Deasy and Moorefield said DoD filed multiple objections and leaders sent several letters to the FCC and DoD was under the impression that the FCC would deny Ligado’s license modification request.
According to Seidenberg and Smith, the FCC in 2016 and in 2018 issued public notices when agencies with concerns could submit comments. “DoD never filed any technical information or analysis, and at no point did DoD provide information expressing specific technical concerns to the FCC,” they wrote. “That remains true to this day. In addition, over the past several years we have asked the three DoD witnesses to meet with us in an effort to understand their concerns. They have declined those invitations.”
Ligado claims that a draft of the FCC’s order was given to NTIA and all federal agencies in October 2019.
Moorefield confirmed that DoD did receive a draft of the FCC’s order in October and that the department immediately rejected it.
“They submitted a draft proposal which we objected to,” Moorefield said during the call with reporters. “We provided additional information. Every indication before the day of the ruling was that they were going to deny the request,” he said. “In fact they even articulated that to Ligado. Ligado called us to see if there was any additional information they could provide to turn that decision around. We could not.” So when the decision was delivered on April 20, “it was a total surprise to us,” said Moorefield.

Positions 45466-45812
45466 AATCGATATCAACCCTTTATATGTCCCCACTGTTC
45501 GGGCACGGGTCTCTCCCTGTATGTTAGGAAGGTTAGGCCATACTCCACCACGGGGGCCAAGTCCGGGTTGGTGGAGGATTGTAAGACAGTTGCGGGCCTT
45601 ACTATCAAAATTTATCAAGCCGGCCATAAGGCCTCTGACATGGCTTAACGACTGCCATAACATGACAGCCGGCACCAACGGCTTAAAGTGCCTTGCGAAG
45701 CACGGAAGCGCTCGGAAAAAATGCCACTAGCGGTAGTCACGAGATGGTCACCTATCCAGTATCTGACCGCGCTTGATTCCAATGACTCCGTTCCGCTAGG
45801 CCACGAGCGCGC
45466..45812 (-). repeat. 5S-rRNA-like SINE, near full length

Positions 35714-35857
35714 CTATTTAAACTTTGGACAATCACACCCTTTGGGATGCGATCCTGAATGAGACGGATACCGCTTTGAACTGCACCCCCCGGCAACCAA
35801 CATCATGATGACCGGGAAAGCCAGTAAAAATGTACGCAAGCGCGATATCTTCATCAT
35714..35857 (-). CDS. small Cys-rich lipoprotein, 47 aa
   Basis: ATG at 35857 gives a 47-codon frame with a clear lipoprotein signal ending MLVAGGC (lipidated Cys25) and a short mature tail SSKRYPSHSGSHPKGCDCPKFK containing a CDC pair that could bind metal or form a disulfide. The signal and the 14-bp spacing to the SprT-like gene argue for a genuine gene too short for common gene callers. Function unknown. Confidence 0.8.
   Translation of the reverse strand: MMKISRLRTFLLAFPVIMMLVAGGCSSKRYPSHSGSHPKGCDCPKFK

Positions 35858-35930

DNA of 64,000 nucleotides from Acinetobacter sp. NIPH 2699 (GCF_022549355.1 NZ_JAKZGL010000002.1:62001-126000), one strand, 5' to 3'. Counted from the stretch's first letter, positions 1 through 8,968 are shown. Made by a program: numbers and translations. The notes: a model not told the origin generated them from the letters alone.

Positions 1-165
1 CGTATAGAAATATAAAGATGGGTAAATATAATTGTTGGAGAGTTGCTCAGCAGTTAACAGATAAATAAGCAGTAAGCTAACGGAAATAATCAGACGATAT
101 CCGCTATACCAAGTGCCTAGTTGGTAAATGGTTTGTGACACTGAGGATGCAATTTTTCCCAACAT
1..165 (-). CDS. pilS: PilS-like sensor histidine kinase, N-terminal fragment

Deasy said the draft of the FCC order was viewed as another step in the comments and review process. “That’s how the process works,” he said. “Just putting out a draft doesn’t imply that they’re at a decision point. It just implies that this is their latest thinking and they’re looking for comments.”
At the SASC hearing, Deasy said his office was “completely caught off guard” by the commission’s order.
Also testifying at the hearing were Undersecretary of Defense for Research and Engineering Michael Griffin, Chief of Space Operations Gen. John Raymond and retired Coast Guard admiral Thad Allen.
In a presentation to the committee, Griffin cited airplane engines to illustrate the level of noise that Ligado’s network could create for GPS receivers.
“The decibel scale is what we use to measure loudness if you will, whether radio noise or acoustic noise. So, the quiet as possible sound that can be heard might be represented by rustling leaves which are quoted at zero to 10 decibels,” said Griffin. Meanwhile, a jet taking off will create a sound of 140 to 150 decibels. “If you’re standing right next to it, it will blow out your eardrums.”
If Ligado’s network is deployed in the spectrum next to GPS “what we’re trying to do is to hear the sound of leaves rustling through the noise of 100 jets taking off all at once,” Griffin said.
Near the end of the hearing, Sen. Richard Blumenthal (D-Conn.), a member of the Committee on Commerce, Science, and Transportation, said he would be surprised if the FCC’s order were overturned. “A reversal would be highly unusual,” said Blumenthal.
After two and a half hours discussing the issue, he said, “we are alarmed and outraged, but where do we go from here?”